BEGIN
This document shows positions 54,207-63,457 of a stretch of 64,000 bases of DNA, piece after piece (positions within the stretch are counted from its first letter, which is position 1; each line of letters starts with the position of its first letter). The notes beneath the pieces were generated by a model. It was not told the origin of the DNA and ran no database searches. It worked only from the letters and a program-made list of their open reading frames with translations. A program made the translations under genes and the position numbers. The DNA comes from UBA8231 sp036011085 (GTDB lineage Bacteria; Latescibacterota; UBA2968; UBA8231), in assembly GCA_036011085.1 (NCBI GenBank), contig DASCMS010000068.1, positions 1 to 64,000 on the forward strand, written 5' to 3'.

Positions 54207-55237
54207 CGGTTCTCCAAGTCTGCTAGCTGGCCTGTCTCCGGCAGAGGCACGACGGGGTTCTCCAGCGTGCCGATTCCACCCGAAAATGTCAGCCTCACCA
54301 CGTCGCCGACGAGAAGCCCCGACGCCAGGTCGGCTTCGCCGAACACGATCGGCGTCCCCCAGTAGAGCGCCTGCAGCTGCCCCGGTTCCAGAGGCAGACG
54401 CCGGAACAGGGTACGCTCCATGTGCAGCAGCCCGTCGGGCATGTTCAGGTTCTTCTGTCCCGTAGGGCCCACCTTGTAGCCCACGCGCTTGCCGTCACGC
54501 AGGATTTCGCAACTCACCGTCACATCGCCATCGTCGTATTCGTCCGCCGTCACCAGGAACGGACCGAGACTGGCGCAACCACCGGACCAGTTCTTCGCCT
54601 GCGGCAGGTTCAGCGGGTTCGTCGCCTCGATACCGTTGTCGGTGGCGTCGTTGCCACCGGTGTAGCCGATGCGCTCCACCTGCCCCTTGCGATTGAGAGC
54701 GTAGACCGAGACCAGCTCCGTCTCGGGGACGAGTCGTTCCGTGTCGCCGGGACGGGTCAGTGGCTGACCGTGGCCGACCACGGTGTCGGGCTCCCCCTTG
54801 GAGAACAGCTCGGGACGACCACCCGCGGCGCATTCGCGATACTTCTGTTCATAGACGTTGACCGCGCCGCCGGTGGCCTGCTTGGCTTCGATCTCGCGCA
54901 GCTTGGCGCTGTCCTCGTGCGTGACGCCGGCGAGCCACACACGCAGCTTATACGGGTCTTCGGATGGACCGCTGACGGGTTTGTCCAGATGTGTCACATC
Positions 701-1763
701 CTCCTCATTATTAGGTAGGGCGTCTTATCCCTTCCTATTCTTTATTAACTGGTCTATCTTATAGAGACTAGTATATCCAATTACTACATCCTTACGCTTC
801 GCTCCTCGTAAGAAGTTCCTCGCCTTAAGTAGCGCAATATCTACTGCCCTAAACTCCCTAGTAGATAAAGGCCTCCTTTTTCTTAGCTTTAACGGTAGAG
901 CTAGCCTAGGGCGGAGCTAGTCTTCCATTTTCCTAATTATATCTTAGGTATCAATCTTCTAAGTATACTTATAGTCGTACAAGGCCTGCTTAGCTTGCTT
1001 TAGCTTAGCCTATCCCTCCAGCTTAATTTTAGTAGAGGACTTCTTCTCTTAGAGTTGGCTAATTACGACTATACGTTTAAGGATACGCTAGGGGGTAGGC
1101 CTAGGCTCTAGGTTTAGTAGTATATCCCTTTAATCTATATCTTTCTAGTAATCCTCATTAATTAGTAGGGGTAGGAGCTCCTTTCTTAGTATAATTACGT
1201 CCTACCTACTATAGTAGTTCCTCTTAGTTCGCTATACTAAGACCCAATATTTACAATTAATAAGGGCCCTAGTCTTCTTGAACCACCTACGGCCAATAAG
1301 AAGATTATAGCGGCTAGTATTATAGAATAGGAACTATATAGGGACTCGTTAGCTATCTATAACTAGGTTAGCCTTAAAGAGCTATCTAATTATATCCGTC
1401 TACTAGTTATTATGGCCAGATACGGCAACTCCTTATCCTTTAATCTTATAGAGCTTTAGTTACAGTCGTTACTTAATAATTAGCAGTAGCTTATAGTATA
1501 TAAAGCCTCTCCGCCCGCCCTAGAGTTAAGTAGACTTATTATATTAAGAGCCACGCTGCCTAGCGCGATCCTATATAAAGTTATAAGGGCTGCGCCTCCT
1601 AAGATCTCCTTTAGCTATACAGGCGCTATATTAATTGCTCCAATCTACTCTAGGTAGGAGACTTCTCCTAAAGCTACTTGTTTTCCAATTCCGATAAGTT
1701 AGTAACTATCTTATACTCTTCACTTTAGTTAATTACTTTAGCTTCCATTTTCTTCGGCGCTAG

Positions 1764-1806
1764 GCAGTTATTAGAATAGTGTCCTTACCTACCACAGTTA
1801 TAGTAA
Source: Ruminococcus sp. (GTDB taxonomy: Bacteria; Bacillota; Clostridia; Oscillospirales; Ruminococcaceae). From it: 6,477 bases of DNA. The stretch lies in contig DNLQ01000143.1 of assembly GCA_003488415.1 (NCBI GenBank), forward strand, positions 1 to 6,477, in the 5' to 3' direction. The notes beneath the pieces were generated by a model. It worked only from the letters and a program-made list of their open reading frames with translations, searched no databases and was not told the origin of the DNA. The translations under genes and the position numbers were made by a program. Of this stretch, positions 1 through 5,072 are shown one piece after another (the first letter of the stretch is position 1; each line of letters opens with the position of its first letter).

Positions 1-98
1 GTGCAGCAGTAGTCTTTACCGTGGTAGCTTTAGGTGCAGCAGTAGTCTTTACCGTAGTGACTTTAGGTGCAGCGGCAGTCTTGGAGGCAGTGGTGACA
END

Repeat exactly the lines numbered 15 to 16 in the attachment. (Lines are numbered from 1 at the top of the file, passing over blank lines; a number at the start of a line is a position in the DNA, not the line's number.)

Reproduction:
1001 TAGCTTAGCCTATCCCTCCAGCTTAATTTTAGTAGAGGACTTCTTCTCTTAGAGTTGGCTAATTACGACTATACGTTTAAGGATACGCTAGGGGGTAGGC
1101 CTAGGCTCTAGGTTTAGTAGTATATCCCTTTAATCTATATCTTTCTAGTAATCCTCATTAATTAGTAGGGGTAGGAGCTCCTTTCTTAGTATAATTACGT